So, I definitely don't know much - but I'm very, very passionate about sailing and am learning absolutely everything I can. And SN and the salts around here go a LONG way in helping that process.

The bottom line is that it's really not as hard or scary as many make it out to be. When I first started I was very, very intimidated by it all...the terminology, the complexity of the sails, ROW rules, and on and on. And yeah, that stuff is pretty complex - but jeez, you can get out and learn to sail a 27' boat from point A to point B in a few hours! And you'll have the most fun you've ever had in you're life! That last part is what I DID "know". And I was right.

Sure, you'll still have a lifetime of learning in front of you - but the point is you'll be doing it! And that's what counts the most.

Then, from there, you'll be pushing your own limits a bit more with each season. Sometimes you'll do it intentionally, sometimes you'll just get caught (like your story). But during it all, you'll not only learn stuff you didn't know before, but you'll have BFS stories that you'll excitedly tell to everyone you absolutely can (again, like your story). That's BFS in a nutshell.

Look, if I can learn a few things about sailing - ANYONE can learn it. It ain't rocket science. It's just awesome.

Quote:
Originally Posted by Maxboatspeed View Post
BSF Global Regatta? Joke? Game?
No, the BFSGR is absolutely the real deal. The way I figure it, if we can all race each other without the stresses, costs, and hassles of actually having to be in a formal club/regatta, we'll all have a blast. From newbies to vet racers - we just go out on our body of water, when we want, on whatever boat we have, and we run around a course and compare our best time to others'. What's not to like?

So get me the coords for a course in your area and let's race!

Now, as for your story, that's a BFS. It wasn't mother nature throwing down on the dude, it was just a technical oversight. But, the dude didn't panic, he handled the problem, and as long as he still loved sailing and went out again with that new knowledge - it was just a BFS and not a disaster.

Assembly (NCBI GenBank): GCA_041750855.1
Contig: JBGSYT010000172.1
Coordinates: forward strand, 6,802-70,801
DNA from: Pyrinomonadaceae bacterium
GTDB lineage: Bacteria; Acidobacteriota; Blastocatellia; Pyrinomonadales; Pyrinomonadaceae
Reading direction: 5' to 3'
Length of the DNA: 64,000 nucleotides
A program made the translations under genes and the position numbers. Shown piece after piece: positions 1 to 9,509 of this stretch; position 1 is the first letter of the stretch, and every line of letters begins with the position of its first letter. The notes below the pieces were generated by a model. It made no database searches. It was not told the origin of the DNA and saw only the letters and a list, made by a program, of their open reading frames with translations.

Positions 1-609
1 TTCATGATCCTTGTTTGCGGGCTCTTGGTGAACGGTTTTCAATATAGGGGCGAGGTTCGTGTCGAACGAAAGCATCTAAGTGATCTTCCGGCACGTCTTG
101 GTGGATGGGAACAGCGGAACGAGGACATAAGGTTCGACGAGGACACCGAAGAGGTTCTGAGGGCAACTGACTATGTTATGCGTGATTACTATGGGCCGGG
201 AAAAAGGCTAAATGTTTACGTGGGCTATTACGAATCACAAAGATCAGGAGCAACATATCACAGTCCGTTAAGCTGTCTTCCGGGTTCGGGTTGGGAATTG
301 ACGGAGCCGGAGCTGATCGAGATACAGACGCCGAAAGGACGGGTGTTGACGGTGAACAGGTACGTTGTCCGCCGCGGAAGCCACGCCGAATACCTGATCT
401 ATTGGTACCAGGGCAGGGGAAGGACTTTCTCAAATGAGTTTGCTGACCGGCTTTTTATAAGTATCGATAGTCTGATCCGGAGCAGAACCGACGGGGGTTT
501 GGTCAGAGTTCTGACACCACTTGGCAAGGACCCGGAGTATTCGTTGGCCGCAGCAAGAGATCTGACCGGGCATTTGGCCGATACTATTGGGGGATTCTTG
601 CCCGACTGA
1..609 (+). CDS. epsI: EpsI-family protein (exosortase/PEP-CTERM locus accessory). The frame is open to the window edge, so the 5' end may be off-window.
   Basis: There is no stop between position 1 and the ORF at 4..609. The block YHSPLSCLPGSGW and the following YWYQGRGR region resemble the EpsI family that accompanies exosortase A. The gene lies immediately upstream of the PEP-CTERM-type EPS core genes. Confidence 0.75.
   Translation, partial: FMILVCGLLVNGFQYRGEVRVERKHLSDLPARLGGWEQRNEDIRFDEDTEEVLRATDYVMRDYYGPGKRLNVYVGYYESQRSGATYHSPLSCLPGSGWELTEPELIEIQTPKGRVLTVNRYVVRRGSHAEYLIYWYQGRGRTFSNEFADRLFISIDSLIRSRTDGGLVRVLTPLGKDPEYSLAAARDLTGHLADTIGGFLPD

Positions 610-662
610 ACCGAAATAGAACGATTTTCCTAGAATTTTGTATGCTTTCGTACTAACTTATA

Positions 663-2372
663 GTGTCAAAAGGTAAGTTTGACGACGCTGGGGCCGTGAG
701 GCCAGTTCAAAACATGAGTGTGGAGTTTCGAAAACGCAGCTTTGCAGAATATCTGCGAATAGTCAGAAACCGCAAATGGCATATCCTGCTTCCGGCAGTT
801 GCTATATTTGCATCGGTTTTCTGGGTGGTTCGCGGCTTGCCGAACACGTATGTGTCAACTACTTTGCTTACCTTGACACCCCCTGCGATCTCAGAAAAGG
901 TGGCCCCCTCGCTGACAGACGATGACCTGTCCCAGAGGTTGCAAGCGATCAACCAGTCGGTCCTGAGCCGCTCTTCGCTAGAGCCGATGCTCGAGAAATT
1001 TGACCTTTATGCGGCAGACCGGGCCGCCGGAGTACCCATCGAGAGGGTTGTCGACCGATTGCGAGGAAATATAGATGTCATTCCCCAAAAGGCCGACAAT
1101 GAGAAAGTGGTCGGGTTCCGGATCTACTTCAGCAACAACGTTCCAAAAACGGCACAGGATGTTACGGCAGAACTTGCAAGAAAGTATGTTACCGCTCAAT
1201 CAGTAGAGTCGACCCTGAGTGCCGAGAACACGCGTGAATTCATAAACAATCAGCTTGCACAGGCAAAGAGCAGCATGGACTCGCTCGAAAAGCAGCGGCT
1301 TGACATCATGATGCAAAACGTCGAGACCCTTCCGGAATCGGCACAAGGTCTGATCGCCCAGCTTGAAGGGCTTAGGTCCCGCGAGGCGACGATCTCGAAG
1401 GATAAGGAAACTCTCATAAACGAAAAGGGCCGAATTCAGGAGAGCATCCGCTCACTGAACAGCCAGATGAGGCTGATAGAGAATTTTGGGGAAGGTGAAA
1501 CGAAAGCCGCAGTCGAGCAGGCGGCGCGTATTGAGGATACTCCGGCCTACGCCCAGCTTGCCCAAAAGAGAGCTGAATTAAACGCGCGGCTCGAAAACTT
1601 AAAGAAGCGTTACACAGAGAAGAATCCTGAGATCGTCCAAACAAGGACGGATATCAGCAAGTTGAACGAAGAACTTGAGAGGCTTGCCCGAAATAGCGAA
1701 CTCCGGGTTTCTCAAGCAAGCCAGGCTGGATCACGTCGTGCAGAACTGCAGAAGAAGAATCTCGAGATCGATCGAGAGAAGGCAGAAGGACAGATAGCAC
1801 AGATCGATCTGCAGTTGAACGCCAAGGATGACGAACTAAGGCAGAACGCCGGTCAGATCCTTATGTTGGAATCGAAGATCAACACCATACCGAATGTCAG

I will say this though regarding single-handing (which will undoubtedly assure me tons of grief): If anyone around here wants to talk "prudent sailing" and then turn around and defend singlehanding as in any way "sensible" - they're nuts. Sailing singlehanded is undoubtedly the most dangerous way to sail that there is.
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Last edited by smackdaddy; 05-17-2010 at 03:19 PM.
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  #1843  
Old 05-18-2010
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Exactly - smackdaddy

SD,
like I said - you seem to know your snit. Thanks for adding the excellent comments.

Two main points I think you helped to relate:

1. All that pursue sailing can sail. Basic sailing is available to anyone that is willing to learn. It ain't that hard. There are lots that want to help "newbies" get going.

2. Singlehanding a bigger keel boat is not something to be taken lightly. I guess this idea is similar to scuba diving alone, mountain climbing alone, backcountry skiing alone, etc. All of these are not a good idea - except that folks that are very advanced find solo stuff to be the next challenge. Training for diving, skiing, and climbing start by explaining the risks involved with going solo. In fact, it's accepted, solo is nuts - except maybe for the very advanced.
Not so for sailing?

So, thanks SD. I appreciate your comments and input. You write pretty well (and a lot).

Max